When it comes down to it, I launder fabric if for no other reason than I strongly prefer its texture for machine quiltmaking. An online article appeared a few years ago about the methods I use to wash and starch fabric. I wouldn’t take back one word of it. I speak about treating fabric in my Craftsy class, Traditional Blocks Made Simple, and it also was a topic in my book Rotary Cutting Revolution (available as a FREE download when you enroll in my class).
Quick tip: Above is laundered fabric directly from the dryer. The trick? It was looped
There is always someone who considers remarks about my fabric regimes as unnecessary. I’ll take their scorn. It would be easier for me to not write or speak of my experiences but there are beginners who might appreciate them.
Quick tip: Slap starched wet flannel on bathroom tile instead of ironing it. This was previously laundered in a no-fray, tangle-less loop.
I once threw away fat quarters of gorgeous West African fabric. It bled no matter how I treated it. With a heavy heart I [gulp] tossed it. Otherwise it would have been troublesome for someone rescuing it from a scrap table.
Happily I taught two workshops every Wednesday in Manhattan at Riverbank State Park. Some of the women in my classes were at least 20 years older than I. Because of their age, wisdom and sophistication, I wrongly assumed everyone had sewing and patchwork experience.
Ladies of Riverbank NY State Park
Mrs. Jackson was inventive and happened to sew well. She’d put a spin on a weekly project that would leave me speechless with amazement. From time-to-time she’d slightly raise her hand. We’d all quiet down and listen to her question. It would be logical and always give me pause. We passed half of the class time talking about quiltmaking and looking over ‘homework’ instead of sewing.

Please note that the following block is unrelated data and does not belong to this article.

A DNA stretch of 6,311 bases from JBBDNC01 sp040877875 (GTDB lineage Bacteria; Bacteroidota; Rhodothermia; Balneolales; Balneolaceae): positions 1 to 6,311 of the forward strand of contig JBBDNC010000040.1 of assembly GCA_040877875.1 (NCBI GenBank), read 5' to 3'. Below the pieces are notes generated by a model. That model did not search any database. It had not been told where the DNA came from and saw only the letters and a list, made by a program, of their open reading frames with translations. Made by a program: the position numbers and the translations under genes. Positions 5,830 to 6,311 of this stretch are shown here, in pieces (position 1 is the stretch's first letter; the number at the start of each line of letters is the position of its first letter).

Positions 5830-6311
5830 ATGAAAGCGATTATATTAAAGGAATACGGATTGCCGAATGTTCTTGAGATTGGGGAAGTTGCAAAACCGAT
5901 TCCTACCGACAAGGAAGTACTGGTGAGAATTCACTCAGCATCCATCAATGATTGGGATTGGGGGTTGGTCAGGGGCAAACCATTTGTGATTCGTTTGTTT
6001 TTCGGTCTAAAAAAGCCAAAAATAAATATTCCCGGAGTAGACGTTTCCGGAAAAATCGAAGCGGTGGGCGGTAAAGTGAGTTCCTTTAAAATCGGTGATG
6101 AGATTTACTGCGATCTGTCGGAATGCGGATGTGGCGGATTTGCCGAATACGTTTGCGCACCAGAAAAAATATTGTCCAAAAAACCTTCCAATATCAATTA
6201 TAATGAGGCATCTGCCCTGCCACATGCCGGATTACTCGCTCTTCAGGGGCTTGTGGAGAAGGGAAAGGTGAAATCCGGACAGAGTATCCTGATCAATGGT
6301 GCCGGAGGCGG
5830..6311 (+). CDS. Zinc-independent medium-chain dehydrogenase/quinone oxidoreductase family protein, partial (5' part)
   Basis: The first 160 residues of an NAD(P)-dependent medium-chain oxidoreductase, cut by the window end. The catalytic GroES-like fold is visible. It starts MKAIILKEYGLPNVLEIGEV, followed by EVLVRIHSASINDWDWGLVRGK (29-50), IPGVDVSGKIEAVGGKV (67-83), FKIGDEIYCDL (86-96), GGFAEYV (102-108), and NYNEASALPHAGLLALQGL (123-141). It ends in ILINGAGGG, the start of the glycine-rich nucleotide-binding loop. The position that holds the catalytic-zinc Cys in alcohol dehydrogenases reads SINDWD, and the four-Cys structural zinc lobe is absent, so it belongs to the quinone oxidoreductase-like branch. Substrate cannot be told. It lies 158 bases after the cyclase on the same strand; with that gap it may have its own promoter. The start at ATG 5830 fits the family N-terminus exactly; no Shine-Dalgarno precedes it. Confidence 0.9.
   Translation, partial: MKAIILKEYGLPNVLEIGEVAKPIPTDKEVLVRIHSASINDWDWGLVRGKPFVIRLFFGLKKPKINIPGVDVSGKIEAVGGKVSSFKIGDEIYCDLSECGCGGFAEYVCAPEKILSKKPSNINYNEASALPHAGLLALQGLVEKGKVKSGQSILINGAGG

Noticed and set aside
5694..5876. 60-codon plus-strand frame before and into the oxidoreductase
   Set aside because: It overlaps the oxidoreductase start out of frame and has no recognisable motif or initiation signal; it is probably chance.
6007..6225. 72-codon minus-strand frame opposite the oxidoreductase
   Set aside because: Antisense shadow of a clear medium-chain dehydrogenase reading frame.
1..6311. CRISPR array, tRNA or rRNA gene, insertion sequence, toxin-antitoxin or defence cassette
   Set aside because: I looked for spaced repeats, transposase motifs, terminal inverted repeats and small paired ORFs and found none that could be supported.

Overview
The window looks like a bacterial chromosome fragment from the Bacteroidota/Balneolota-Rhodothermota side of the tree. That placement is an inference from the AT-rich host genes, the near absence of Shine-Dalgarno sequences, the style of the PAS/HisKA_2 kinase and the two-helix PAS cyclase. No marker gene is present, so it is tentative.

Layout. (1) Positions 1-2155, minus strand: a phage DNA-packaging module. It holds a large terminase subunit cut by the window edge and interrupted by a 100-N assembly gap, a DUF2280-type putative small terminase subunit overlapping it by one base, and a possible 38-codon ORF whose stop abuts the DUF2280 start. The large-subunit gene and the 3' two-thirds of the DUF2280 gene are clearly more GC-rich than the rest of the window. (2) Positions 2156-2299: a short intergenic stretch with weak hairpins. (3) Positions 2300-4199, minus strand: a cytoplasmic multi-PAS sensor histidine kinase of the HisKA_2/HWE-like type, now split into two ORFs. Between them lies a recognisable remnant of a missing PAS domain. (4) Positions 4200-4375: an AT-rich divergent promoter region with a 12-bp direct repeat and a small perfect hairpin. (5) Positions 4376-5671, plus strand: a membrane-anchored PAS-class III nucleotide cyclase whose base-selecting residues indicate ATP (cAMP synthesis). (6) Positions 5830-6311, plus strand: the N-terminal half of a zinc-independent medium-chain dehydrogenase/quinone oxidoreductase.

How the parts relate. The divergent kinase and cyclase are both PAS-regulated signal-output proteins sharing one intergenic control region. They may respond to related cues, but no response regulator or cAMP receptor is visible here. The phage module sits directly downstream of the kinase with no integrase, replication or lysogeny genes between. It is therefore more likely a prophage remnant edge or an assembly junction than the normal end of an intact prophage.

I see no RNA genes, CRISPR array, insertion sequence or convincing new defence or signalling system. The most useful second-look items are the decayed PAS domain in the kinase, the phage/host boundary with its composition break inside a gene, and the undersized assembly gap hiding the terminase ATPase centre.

These women taught me how to teach and the importance of writing detailed instructions. The truth, to put it mildly, is I dislike writing patterns. It’s like pulling teeth for me to photograph and document every step. But I chomp down and leave nothing out because Mrs. Jackson is in my head asking “What if?”
At Riverbank we discovered it’s easier to border a tessellated quilt block-by-block than as the final step
I live in Manhattan, where it’s unnecessary to have a car. If I had one I’d garage it and use it for additional fabric storage. My apartment is loaded with fabric. It’s tidy and organized, though I consider what may become of it someday. But I’m not willing to cull it. So to my sisters, sister-in law and girlfriends, if you are reading this, when the day comes, please send out a Twitter blast for the world to come and get it. I bought it, I used it and I enjoyed it. I didn’t have to oil it, buy gas or insurance for it. And it’s ready to go laundered, starched and stacked. No car required.
Moving my fabric, step-by-step
You might also enjoy:
- Starching Fabric: To Starch or Not To Starch
- Prewashing Fabrics: Pros and Cons
- When + How to Watch Quilting Fabric
- Avoid Fabric Shrinkage: A Quick Guide + Shrink Test
About the author
Anita Grossman Solomon is a full-time quilter, author and Craftsy instructor. Her quilts have been displayed everywhere, from the ceiling of the International Quilt Festival in Houston to an enormous screen high above Times Square in New York City.
In this Craftsy Blog series, she dives into the emotional and often humorous aspects of being a maker. Subscribe to the Craftsy Quilting Blog today to follow along, and enjoy personalized instruction from Anita in her popular Craftsy class Traditional Blocks Made Simple.
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